Below I’ve included an image of me running a workshop with some visually impaired secondary school students. We’re talking about galaxies using some special tactile models that my teammates and I produce.
I also spend time helping other people who want to do this type of work learn the best ways to communicate their science or research area to people with a visual impairment.
My Typical Day:
If I’m not answering emails, I’m out and about trying to get everybody else as enthusiastic about astronomy as I am
Most mornings my guide dog Raffles and I walk about 2.5 km from home to work. It keeps both of us pretty fit. Because I lead a project, I write and answer an insane number of emails most days, and I try to take care of as many of these as I can when I first arrive in the morning. When I’m not dealing with emails, I’m either out at a school talking about astronomy and physics or running a Tactile Universe workshop. Lately I’ve also been running training workshops to help other science communicators learn how to communicate their ideas to visually impaired people. On a really good day, I get to design, 3D print and test new tactile models for the Tactile Universe.
What I'd do with the prize money:
Run a Tactile Universe resource and presenter training workshop in Ireland
This year the Tactile Universe project has run 5 presenter and resource training workshops for teachers, researchers and science communicators in Manchester, Birmingham, London, Edinburgh and Portsmouth. We ran these workshops to help train other people around the UK who want to use our resources with VI students in their particular part of the UK. We’ve also been making up resource kits for these presenters, which will contain everything they will need to bring the Tactile Universe to their local schools.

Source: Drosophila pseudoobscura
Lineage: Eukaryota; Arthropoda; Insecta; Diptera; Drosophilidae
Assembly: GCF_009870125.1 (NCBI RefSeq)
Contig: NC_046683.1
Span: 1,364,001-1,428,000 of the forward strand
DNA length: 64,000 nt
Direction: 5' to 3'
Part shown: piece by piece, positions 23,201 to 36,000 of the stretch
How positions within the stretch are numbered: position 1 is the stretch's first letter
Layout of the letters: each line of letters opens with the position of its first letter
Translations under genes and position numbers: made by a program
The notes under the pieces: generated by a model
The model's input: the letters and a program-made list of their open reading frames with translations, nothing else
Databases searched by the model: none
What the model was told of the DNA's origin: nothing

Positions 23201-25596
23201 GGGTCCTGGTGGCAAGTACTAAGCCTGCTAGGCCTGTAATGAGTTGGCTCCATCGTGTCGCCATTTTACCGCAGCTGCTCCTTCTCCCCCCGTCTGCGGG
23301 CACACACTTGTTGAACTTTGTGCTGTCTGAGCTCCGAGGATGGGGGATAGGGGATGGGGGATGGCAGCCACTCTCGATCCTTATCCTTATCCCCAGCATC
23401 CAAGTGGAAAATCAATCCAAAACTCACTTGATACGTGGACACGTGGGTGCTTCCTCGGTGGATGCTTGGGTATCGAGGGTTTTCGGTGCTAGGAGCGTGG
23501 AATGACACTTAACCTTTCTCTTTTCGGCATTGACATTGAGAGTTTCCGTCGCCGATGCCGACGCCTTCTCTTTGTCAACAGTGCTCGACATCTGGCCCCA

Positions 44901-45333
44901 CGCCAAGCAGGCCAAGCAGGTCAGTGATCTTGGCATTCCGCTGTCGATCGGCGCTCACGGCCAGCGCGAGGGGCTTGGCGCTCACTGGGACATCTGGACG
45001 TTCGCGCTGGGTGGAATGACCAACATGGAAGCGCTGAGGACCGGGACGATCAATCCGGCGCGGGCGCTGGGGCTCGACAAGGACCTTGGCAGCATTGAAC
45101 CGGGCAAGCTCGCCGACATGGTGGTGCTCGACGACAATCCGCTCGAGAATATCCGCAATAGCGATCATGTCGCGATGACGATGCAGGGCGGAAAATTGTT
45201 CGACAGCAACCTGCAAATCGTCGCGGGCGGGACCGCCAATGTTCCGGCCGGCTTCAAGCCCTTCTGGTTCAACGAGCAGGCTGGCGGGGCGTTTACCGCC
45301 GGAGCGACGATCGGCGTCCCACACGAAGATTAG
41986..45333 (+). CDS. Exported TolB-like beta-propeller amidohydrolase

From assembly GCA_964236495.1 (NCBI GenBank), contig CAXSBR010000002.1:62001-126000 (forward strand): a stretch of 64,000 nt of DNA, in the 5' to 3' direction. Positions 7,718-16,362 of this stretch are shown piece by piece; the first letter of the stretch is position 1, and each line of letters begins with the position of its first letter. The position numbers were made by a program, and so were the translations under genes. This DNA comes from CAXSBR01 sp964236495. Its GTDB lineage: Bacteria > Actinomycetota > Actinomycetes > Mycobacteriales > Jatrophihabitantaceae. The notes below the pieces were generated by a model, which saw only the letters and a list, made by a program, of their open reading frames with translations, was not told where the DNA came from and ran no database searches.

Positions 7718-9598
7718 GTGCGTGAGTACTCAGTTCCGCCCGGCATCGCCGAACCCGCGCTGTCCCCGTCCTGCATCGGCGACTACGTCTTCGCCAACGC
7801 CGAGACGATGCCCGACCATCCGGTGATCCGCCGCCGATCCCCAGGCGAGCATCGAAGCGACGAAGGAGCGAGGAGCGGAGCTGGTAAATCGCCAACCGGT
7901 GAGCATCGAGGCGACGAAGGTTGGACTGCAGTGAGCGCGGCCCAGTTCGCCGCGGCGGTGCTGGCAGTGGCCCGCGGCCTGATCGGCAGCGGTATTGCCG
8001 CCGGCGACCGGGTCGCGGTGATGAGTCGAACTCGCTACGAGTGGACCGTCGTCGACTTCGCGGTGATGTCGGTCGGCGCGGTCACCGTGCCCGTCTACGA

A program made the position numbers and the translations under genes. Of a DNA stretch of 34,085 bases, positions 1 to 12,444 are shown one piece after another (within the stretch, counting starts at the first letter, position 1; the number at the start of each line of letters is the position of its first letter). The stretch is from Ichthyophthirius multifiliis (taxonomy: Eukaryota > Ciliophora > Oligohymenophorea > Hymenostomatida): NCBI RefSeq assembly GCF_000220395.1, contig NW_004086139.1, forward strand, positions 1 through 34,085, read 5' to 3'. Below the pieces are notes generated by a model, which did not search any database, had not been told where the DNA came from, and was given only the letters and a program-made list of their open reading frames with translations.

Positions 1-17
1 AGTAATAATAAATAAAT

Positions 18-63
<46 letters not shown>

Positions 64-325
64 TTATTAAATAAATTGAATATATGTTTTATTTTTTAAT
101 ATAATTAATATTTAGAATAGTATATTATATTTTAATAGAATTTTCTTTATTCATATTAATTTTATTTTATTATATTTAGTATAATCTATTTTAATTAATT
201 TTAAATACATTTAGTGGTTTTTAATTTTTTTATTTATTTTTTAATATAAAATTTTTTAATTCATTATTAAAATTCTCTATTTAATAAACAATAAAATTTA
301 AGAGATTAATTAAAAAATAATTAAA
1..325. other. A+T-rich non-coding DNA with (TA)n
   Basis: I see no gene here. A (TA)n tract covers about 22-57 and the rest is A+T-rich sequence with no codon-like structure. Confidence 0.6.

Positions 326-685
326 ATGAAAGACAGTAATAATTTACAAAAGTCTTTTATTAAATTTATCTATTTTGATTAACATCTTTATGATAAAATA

Because we only had limited funding and time, there were places that we wanted to get to, but didn’t manage to. Ireland was one of these places.
My idea for using the £500 prize money would be to run a sixth workshop in Dublin so that we can train more presenters and help VI students in Ireland get inspired by astronomy and space. The money would cover travel, lunch for trainees and fund the production of a few more kits to help trained presenters get started delivering the project.
How would you describe yourself in 3 words?
Determined, innovative, quirky
What or who inspired you to follow your career?
In 1989 when I was 5, I was inspired by the amazing images of Jupiter, Saturn, Uranus and Neptune sent back by the Voyager 1 and Voyager 2 spacecraft.
What was your favourite subject at school?
What did you want to be after you left school?
Be a professional astronomer
Were you ever in trouble at school?
Yes, but not very often. Sometimes I talked before my brain had caught up with my mouth.
If you weren't doing this job, what would you choose instead?
With my wife and a small army of labradors, I'd help run a brewery/restaurant somewhere in the middle of nowhere
Who is your favourite singer or band?
What's your favourite food?
What is the most fun thing you've done?
Gone to a special space camp for visually impaired students at the US Space and Rockets Centre